He takes enormously important and incredibly complicated subjects and translates them in ways that are not only understandable to everyone

And his views are always so nuanced!

  1. c + i + g = y
  2. Increase g
monmick's picture

The beauty of giving such moronic advice at this point in time is that, when the global economy eventually collapses under its own weight, you can credibly say to all those who ignored you: "I told you so."

Japhy Ryder's picture

The thing that bothers me is that Krugman is getting a pay check (a big paycheck no doubt).  He does nothing except spout words.

Mowing someones lawn for 20 dollars over the weekend at least contributes to society in a small way.  IOW -"get a job Krugman !"

Ragnar D's picture

History has already proven Krugman and his control-freak ilk wrong dozens of times.  It doesn't matter, the media will continue to give him attention to make excuses because it fits their agenda.

Hoover overspent and accelerated a huge credit bubble that popped.  FDR stepped in with a bunch of populist rhetoric, and expanded government as quickly as he could while flushing as much money down the toilet as quickly we as could.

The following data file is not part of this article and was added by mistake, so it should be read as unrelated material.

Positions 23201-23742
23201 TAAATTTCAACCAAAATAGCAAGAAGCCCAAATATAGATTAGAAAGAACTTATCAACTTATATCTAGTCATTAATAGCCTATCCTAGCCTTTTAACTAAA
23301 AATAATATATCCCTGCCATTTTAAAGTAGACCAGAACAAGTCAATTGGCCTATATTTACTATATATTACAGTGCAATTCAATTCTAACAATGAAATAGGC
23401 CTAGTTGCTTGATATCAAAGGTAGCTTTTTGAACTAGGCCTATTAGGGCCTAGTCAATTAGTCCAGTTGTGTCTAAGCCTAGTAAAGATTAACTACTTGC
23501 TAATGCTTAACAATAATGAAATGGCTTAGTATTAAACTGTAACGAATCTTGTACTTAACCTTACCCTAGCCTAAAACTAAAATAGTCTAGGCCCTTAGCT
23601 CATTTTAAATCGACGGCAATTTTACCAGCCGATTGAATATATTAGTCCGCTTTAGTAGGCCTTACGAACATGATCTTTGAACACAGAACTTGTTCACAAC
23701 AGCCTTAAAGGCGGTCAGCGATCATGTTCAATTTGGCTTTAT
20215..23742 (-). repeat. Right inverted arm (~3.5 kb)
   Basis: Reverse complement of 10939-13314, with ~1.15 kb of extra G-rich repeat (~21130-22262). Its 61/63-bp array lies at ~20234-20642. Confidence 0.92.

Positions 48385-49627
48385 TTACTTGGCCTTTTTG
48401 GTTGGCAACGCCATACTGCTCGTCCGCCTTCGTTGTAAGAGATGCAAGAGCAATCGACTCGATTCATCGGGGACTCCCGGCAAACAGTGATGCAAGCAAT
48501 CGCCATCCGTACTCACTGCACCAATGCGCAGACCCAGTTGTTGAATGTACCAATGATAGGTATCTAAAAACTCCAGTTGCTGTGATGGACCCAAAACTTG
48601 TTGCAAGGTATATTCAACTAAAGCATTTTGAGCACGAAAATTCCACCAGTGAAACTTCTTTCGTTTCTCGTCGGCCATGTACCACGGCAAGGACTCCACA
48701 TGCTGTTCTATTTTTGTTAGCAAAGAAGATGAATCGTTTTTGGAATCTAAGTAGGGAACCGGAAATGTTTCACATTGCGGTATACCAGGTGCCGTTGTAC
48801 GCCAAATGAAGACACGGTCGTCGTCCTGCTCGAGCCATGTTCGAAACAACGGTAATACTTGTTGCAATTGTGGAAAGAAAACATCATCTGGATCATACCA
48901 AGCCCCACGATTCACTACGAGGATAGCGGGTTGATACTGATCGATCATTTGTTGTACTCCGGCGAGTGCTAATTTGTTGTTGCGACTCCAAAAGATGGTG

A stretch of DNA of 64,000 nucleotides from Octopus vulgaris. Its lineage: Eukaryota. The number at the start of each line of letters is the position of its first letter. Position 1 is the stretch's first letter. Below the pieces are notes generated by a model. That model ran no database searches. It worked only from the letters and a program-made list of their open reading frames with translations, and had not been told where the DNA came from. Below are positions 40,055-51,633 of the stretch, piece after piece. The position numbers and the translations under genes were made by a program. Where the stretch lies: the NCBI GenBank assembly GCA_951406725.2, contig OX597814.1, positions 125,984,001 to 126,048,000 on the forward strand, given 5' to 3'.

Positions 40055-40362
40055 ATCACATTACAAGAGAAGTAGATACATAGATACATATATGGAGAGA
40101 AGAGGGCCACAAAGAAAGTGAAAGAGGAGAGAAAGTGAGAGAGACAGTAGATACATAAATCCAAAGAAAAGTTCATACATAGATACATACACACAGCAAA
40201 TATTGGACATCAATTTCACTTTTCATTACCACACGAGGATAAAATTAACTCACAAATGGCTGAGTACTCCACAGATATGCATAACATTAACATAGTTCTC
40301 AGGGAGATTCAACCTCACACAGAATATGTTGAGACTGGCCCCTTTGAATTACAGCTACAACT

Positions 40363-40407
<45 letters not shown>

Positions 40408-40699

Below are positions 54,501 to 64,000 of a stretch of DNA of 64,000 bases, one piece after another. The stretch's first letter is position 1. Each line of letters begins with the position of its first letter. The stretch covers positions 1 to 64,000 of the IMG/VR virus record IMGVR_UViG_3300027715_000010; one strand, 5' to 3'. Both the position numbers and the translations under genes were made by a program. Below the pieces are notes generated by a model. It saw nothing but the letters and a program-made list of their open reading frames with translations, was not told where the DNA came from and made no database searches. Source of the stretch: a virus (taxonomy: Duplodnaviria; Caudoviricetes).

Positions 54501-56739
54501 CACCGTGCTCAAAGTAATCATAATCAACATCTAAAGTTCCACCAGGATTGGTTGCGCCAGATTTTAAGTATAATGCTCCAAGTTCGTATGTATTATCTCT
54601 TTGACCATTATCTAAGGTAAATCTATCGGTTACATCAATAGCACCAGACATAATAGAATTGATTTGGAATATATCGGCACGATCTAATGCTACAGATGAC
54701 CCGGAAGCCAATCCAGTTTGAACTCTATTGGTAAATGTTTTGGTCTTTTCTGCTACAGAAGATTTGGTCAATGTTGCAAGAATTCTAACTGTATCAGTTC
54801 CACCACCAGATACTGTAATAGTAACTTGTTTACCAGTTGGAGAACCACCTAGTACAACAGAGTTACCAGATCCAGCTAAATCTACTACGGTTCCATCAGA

In 1930 the stock market recovered, everything was all better, and green shoots were everywhere.  And then the real crash happened, and we had a dozen years of Great Depression.


Krugman's version is that FDR somehow didn't spend enough money "stimulating" do-nothingness.  He's also saying the TRILLIONS we've spent aren't enough, and when we fail to reflate the credit bubble every government-cheerleading media outlet will echo him.

Just look at the way they talk about European austerity:  it's so "severe", it'll cut growth and the salaries of "workers".  In reality they haven't cut anything, they're just slightly slowing the rate of increase while still piling on debt.  There's nothing "severe" about it, the gov't waste was never "growth", and the only ones who might see pay cuts are useless gov't unions--actual workers aren't having their salaries cut, and won't have to pay for as much featherbedding.

bob_dabolina's picture

At this point I think all questions/comments/concerns/advice by any individual with any vested interest in a United States government official should be ignored with reckless abandon.

The entire establishment is compromised by the most ignorant and corrupt individuals in the history of the United States Of America.

No Credibility. No Trust. No Confindence.


Apostate's picture

You skipped quoting the best lede in recent WSJ history:

David Hasselhoff’s status as Germany’s favorite American appears safe, from Paul Krugman at least.